Lan responded, “She doesn’t have the right to make decisions for herself.” 

April 27, 2012:  Rebecca Pisano-Torres & Violation of Conservatee’s Rights


Notice of Conservatee’s Rights states on page 2:

Unless the court has limited or taken the right away, the conservatee also retains the right to:

Receive personal mail;

Receive visits from family and friends;

This reporter met briefly with Deputy Public Guardian Rebecca Pisano-Torres and suggested that California law gives Gisela the right to have visitors.  Pisano-Torres expressed her willingness to violate the Conservatee’s Rights.

Torres:  “Actually, it’s my choice.”

Kincaid:  “Are you sure about that?”
Torres:  “It is. I’m positive.”

A few days later, Pisano-Torres denied Gisela visitation with her son, Marcus Riordan.

May 2, 2012:  Carlotta Royal & Violation of Conservatee’s Rights

During a phone conversation with this reporter, Deputy Public Guardian Carlotta Royal expressed her willingness to violate the Conservatee’s Rights.  Royal also expressed befuddlement as to the contents  of California’s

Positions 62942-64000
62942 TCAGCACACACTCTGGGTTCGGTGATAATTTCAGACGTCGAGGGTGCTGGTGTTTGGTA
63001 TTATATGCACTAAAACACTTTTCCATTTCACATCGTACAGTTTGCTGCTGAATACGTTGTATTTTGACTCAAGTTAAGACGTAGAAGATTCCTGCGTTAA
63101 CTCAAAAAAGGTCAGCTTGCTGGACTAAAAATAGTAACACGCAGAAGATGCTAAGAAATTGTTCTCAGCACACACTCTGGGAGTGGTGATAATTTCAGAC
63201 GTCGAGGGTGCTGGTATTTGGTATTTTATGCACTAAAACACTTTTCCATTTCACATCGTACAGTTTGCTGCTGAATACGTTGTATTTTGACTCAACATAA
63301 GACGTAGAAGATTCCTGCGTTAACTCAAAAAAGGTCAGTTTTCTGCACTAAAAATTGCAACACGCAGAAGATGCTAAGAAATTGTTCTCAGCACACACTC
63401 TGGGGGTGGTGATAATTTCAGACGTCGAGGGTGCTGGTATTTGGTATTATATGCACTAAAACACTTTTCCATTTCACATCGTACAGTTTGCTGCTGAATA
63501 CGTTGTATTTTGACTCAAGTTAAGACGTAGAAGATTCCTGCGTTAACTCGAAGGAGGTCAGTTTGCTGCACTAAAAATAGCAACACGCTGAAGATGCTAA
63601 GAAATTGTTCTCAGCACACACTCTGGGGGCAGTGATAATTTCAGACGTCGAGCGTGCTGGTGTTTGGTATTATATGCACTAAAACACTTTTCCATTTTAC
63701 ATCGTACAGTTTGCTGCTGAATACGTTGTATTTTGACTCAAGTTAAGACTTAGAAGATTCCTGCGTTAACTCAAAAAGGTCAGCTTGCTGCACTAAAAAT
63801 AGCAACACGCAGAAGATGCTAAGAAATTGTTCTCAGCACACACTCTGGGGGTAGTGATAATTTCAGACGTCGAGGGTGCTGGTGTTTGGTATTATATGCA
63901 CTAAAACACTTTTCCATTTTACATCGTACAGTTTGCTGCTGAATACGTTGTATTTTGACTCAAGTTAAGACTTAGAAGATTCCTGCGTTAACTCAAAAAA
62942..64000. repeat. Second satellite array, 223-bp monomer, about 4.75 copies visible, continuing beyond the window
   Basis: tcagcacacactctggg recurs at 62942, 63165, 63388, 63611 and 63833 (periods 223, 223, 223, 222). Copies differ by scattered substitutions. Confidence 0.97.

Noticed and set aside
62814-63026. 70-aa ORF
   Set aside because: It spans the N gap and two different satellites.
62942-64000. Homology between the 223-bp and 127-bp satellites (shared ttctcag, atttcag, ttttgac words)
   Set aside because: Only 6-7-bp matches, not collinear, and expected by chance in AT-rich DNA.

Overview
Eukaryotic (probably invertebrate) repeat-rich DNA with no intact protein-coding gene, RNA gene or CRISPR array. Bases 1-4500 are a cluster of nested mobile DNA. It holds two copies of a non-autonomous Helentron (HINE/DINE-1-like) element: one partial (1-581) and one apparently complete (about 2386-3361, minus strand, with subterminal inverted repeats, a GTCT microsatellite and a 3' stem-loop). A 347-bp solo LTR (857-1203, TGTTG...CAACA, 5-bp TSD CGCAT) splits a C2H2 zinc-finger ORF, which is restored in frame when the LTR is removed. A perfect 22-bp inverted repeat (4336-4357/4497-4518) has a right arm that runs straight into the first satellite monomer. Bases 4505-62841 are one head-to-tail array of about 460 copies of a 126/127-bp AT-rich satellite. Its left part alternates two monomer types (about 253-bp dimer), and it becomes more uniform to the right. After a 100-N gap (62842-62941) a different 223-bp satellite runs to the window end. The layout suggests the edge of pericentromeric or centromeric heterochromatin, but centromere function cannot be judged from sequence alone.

Handbook for Conservators.

Responding to my request to visit Gisela:

Royal:  “…No. You won’t be able to.”

Kincaid:   “And what authority do you have to restrict visitation?”

Royal:   “We’re the conservator. The court appointed conservator.”

Kincaid:   “…you are stating that you have authority to restrict visitation.”

Royal:   “Based on the information I have been provided. Yes.”

Kincaid:   “Are you familiar with the conservatorship handbook?”

Royal:  “Yes, I am. I have a copy here at my desk.”

Kincaid:   “Are you familiar with the section that states the conservator does not have the right to restrict visitation?”

Royal:   “What? What page are you referring to?”

The section that eluded Royal is on page 61 of California’s

Handbook for Conservators.

When a person becomes a conservatee, he or she does not lose the right to visit with friends or family. Encourage the conservatee to keep in touch with family members, friends, and neighbors.

Do not isolate the conservatee by keeping friends or family away. (emphasis added)